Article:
Yzerman: The Making of a Champion
Steve Yzerman is one of the most admired hockey players in one of the sport’s most exciting eras. This is the story of his metamorphosis from Ontario Hockey League sniper to the ultimate NHLer.
Stevie Y went fourth overall in the very strong 1983 draft, and has more than double the points of almost anyone else from that year, which includes luminaries like Cam Neely, Sylvain Turgeon, and Pat LaFontaine. He’s one of only three players in NHL history to reach 155 points in a season; Wayne Gretzky and Mario Lemieux are pretty elite company. Only eight players have reached 1000 points in fewer games.
And yet for years Yzerman was seen as something of an underachiever. Amazingly, he was overlooked for the ’87 and ’91 Canada Cup squads. Although he was handed the Wings’ captaincy in 1986 when he was only 21, Detroit fans wondered when he would reverse the team’s fortunes. When the Red Wings were bumped from the early rounds of the playoffs in the early ’90s, and were swept in the ’95 final, many fingers pointed at the captain.
But a Stanley Cup victory in ’97 elevated Yzerman to greatness. Like Gretzky, Lemieux, and Messier, the centres who had eclipsed him for roster spots on Team Canada, Yzerman proved he was a winner. He proved it again the next season, when he won the Conn Smythe Trophy as the playoffs’ most valuable player, and yet again in 2002 (when many thought he should have won his second Conn Smythe). He was also pivotal in Team Canada’s first Olympic gold medal win since 1956.
He is now in his 21st season with the Red Wings, the longest-serving captain in NHL history. He is one of the league’s highest scorers, and has been called the all-time greatest two-way player, as his Selke Trophy attests. He is also a gritty, inspiring example, as his Masterton Trophy suggests. Though the Red Wings were bounced in the first round of the ’02-’03 playoffs, Yzerman’s leadership and resolve shone though.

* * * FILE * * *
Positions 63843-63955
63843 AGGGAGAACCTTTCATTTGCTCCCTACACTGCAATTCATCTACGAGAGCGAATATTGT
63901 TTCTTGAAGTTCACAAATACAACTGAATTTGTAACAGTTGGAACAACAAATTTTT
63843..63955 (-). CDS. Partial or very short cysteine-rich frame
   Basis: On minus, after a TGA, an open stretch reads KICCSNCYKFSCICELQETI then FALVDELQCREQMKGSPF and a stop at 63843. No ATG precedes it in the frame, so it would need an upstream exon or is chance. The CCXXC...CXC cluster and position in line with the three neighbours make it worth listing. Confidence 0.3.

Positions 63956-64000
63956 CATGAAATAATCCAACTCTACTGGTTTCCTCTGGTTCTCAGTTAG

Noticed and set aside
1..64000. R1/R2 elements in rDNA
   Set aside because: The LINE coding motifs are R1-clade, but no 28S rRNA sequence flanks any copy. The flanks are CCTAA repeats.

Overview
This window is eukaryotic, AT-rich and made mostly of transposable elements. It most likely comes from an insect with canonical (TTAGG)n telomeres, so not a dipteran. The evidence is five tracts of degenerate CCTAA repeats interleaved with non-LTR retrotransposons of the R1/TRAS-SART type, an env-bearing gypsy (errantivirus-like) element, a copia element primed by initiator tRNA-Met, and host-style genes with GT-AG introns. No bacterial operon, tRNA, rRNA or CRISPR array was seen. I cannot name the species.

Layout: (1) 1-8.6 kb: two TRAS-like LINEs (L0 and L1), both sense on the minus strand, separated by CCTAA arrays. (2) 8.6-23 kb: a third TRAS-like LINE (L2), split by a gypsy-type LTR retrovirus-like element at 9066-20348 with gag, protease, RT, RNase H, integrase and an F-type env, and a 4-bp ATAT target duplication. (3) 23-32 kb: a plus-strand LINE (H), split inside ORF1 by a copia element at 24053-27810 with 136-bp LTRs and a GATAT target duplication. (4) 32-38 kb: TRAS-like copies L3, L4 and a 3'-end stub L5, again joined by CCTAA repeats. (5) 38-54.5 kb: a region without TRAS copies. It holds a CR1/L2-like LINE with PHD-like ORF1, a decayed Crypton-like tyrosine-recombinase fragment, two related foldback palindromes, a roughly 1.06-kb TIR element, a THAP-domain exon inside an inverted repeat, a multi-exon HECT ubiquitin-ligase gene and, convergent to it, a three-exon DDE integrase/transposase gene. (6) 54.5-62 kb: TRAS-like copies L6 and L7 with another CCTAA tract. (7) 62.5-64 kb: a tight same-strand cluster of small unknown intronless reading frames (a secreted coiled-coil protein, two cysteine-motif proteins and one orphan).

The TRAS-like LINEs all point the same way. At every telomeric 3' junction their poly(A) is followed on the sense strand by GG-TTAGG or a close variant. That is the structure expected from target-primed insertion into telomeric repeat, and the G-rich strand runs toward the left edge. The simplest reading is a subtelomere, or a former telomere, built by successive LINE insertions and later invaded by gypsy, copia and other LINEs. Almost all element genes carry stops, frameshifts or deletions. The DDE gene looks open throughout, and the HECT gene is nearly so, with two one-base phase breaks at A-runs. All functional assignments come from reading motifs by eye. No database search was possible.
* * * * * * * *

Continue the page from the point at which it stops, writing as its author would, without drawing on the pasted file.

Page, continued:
Douglas Hunter’s Yzerman brings the Wings’ captain to life. Skilled, fearless, indomitable, and affable, Steve Yzerman is perhaps the most-loved and most respected player in the NHL today. If you love hockey, you can’t help loving Steve Yzerman.
From the Hardcover edition.
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Review: Yzerman: The Making of a ChampionUser Review - James Cooper - Goodreads
I am a Stevie fan all the way and I felt as though while it is evident the author is passionate about hockey and interested in Yzerman, the book need not be written in the manner it was. It was just ... Read full review
Review: Yzerman: The Making of a ChampionUser Review - Thomas - Goodreads
Was not a good book. I could not get interested and I don Read full review